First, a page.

Why Focusing on Problems vs Outcomes, Drives Sales Success
The Dangers of Outcome Selling
If you’ve been tuning in to the Gap Sell Keenans for a while, you’ve surely notice how much Keenan loves to ask, “So what’s the problem you solve?” If you’re already a Gap Seller, you should have the answer to this question, because, come on, you’ve filled out your Problem Identification Chart, right?! If you haven’t yet or you’re new here, let me clue you in on an important mistake. One common trend among participants – they often skip straight to talking about the outcomes they help companies achieve. You know, stuff like “we help companies grow their revenue” or “we help clients achieve this objective”. Now stop. This is a result of the solution, this is not a problem!
Problems Vs Outcomes
It seems like there’s this widespread belief that the “problems” we solve are the outcomes we achieve and that we should spend our time “pitching” these outcomes rather than the actual problems we solve. But, this is a risky move. Why? Well, because when we solely sell or solely focus on outcomes it can be a struggle for a customer to connect with them. It’s like we’re stuck in this fantasy land future state where everything is sunshine and rainbows and everyone can achieve these outcomes. Meanwhile our customer’s are still stuck in their current reality like your speaking two different languages.
Outcomes might look amazing on paper and sound impressive, but outcomes and percentage improvements always sounds great and everyone uses them. Flip it, get me thinking about where I am now, anchor me in my problem. Once we’re on the same page there’s a good chance I’ll see that you understand my struggles and I’ll open up about what is going on in this world.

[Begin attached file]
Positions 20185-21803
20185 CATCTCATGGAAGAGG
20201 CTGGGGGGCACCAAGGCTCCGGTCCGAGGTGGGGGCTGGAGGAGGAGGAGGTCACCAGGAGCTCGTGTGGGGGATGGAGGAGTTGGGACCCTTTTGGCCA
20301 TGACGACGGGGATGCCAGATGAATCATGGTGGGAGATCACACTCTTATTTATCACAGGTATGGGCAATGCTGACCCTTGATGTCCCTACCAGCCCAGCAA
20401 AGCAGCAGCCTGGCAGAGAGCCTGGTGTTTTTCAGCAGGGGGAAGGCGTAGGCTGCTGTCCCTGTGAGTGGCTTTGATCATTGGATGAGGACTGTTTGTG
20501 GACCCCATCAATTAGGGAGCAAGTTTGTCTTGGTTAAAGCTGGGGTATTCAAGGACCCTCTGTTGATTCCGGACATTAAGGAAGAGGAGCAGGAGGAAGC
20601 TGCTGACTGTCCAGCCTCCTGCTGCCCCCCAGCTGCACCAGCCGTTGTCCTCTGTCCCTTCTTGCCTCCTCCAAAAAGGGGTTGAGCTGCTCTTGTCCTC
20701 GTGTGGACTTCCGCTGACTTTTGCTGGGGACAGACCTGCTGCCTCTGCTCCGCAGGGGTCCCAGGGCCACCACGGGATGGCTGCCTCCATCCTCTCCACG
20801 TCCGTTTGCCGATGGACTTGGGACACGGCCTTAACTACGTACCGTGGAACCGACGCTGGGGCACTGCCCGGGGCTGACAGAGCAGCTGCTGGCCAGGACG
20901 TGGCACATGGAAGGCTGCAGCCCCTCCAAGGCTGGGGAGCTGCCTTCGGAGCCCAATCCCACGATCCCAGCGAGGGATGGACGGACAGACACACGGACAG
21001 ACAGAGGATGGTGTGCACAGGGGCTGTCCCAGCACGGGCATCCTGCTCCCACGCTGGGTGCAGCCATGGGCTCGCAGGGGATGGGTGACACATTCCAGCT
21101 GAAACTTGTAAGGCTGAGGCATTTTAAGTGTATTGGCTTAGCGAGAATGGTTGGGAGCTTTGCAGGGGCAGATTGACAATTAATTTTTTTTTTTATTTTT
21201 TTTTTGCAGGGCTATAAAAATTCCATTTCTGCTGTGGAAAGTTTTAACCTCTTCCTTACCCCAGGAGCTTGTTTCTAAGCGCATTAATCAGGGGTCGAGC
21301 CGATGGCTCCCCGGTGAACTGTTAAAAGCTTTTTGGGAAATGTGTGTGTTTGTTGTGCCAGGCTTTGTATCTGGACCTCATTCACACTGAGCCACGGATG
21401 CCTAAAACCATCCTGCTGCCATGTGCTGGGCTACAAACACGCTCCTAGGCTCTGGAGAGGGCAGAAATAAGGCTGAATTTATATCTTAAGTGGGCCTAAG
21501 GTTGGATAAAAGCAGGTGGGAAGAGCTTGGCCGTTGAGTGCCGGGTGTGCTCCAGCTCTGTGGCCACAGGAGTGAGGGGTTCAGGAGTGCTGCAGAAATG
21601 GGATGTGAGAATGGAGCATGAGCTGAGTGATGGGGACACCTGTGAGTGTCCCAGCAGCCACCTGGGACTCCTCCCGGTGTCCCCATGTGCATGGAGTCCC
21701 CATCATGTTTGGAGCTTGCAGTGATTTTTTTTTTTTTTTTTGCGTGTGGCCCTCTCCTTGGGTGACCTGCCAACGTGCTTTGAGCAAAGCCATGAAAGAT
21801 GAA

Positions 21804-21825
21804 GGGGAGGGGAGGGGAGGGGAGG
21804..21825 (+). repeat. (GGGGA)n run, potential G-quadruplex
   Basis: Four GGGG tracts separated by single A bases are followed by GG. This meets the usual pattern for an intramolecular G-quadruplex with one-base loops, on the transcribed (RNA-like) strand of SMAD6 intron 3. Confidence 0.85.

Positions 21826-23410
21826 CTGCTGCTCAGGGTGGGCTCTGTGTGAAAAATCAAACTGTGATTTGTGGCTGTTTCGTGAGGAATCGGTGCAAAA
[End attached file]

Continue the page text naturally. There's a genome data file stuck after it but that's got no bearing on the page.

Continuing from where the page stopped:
We help companies struggling with…
Instead of just presenting the outcomes you achieve as the problems you solve, let’s flip it. Take that outcome and reverse it – instead of saying, “we help companies achieve X% revenue growth” or “we improve efficiency by X%,” try this: “We help companies who are finding it hard to grow their revenue” or “we assist companies that have noticed a decline in efficiency within their teams.” By doing so, you’re grounding the client in their own problem, making them think, “Hey, that’s exactly what I’m going through!”
And you know what? This isn’t just something sales should be aware of. Marketers, pay attention. You need to follow similar paths with your messaging. It’s crucial to focus on the actual problems your audience is facing, rather than solely highlighting the outcomes.
Ask questions that guide the conversation toward the problems
Alright, now that you’ve got a handle on the problems you solve, it’s time to put them to work in your sales conversations. And here’s the deal: process questions play a vital role in these conversations but you have got to ensure they’re leading you somewhere meaningful. Process questions are just a steppingstone, a means to an end. What really matters is have a game plan for how you are going to use your process questions to get to the heart of the problem. Don’t let your process questions wander aimlessly. Give them purpose, direction, and intention.